3 minutes read
Originally published at medium.com/reachnow-tech on August 14th, 2019.
Moovel/REACH NOW has grown a lot in the past years and months. In particular there was a significant effort to onboard new engineers and product people into the Product & Tech department. This department owns almost all software development initiatives within Moovel/REACH NOW. Once we grew the software development department new structures, responsibilities and roles emerged.
Those changes had to be defined as well as making them transparent and accessible for everyone in the company. We use Venn diagrams and RACI(S) matrices to achieve this. This post is about why we use Venn diagrams and RACI(S) matrices.
Venn diagrams are part of the set theory. Wikipedia states:
At Moovel/REACH NOW, similar to many other organisations, the members of a department can be considered a finite collection of different teams respectively sets. We use Venn diagrams to create clarity by illustrating relations between roles within the Product & Tech department. This is a simplified view of the structure we are using at the moment.
RACI matrices (responsibility assignment matrix) is another tool that creates clarity. RACI is an abbreviation for
It is a technique to analyze, visualize, clarify and define roles and responsibilities in departments, projects and processes (source: wikipedia). While Venn diagrams define shared and unique responsibilities RACI matrix create clarity for other levels.
In the Product and Technology department, we use an adapted version of RACI – RACIS:
- Sign Off required
In case change to the department setup need to be signed off on, a colleague from the leadership team is defined to sign off. There are several other adaptations of RACI matrices available.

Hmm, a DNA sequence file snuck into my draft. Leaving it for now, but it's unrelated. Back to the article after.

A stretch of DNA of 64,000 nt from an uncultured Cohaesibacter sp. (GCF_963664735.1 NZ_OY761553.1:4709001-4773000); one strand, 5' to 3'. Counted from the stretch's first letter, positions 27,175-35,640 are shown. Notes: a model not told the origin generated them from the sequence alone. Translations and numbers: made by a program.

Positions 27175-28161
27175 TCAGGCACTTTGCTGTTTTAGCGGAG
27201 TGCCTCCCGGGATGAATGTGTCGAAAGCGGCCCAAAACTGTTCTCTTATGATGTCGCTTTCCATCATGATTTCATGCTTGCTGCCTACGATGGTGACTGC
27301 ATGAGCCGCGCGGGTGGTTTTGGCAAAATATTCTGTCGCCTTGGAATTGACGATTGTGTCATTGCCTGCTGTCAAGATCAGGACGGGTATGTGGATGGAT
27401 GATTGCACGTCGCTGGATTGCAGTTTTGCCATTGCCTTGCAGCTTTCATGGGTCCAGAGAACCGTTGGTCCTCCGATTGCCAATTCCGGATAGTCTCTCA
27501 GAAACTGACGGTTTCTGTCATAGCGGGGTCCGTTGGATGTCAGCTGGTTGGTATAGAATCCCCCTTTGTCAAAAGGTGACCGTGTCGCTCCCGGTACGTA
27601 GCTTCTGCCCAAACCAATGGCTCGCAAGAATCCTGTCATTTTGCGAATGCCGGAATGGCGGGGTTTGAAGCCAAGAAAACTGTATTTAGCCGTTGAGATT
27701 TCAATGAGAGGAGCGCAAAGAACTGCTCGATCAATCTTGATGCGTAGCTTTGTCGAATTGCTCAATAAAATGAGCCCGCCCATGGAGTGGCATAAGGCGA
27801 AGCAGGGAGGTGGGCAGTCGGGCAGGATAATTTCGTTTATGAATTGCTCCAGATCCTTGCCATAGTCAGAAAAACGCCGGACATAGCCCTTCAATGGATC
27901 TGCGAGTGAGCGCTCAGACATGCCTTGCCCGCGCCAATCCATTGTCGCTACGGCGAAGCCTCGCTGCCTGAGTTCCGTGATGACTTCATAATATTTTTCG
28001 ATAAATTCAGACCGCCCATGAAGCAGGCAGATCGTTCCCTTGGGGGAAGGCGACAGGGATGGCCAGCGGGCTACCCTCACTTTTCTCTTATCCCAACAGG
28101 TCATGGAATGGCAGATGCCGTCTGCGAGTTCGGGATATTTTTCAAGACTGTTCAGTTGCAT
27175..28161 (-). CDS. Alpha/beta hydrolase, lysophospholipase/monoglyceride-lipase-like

Advantages of Venn diagram and RACI(S) matrix
Past textual descriptions of roles and responsibilities often focus on what is in scope for a specific role. Describing the scope can be done with additional approaches as well:
- Describing what is out of scope
- Describing what are shared scopes of roles
Venn diagrams offer to combine these three approaches:
- In scope role A as well as in scope role B
- Shared scope A & B
- Out of scope for both, role A and B
Using figurative representations like venn diagrams allow readers to grasp the main scope of the roles defined. Assuming 2 roles (A and B) are described in a venn diagram, readers can recognise 4 main information units:
- Role A’s scope
- that is the sole scope of A and the joined scope of A and B
- set theory description: A + A & B
- Role B’s scope
- that is the sole scope of B and the joined scope of A and B
- set theory description: B + A & B
- Shared scope of role A and B
- that is the joined scope of A and B
- set theory description: A & B
- Out of scope for both, role A and B
- that is the scope of A and B are not involved
- set theory description: A XOR B – A & B
In order to depict roles in detail we use textual descriptions detailing the venn diagrams because venn diagrams are well suited to short descriptions of said scopes.
Currently we do not use out of scope. So far the role description with venn diagrams and additional textual descriptions are sufficient for the Product & Tech department.
RACIS matrix create clarity for questions like
- Who is responsible.
- Who is accountable.
- Who needs to be consulted
- Who needs to be informed.
- Who needs to sign off a change of the role.
We do link the personnel in RACIS, so readers can quickly contact them. Similar to Venn diagrams, additional textual descriptions can be used to provide context if needed. Thus far there has not been a need to use these in the RACIS matrix in the Product & Tech department.
Venn diagrams and RACI(S) matrix are well suited to describe roles and responsibilities within organisations. Readers are able to focus on key information of the organisational setup as well as contacting key personnel if necessary.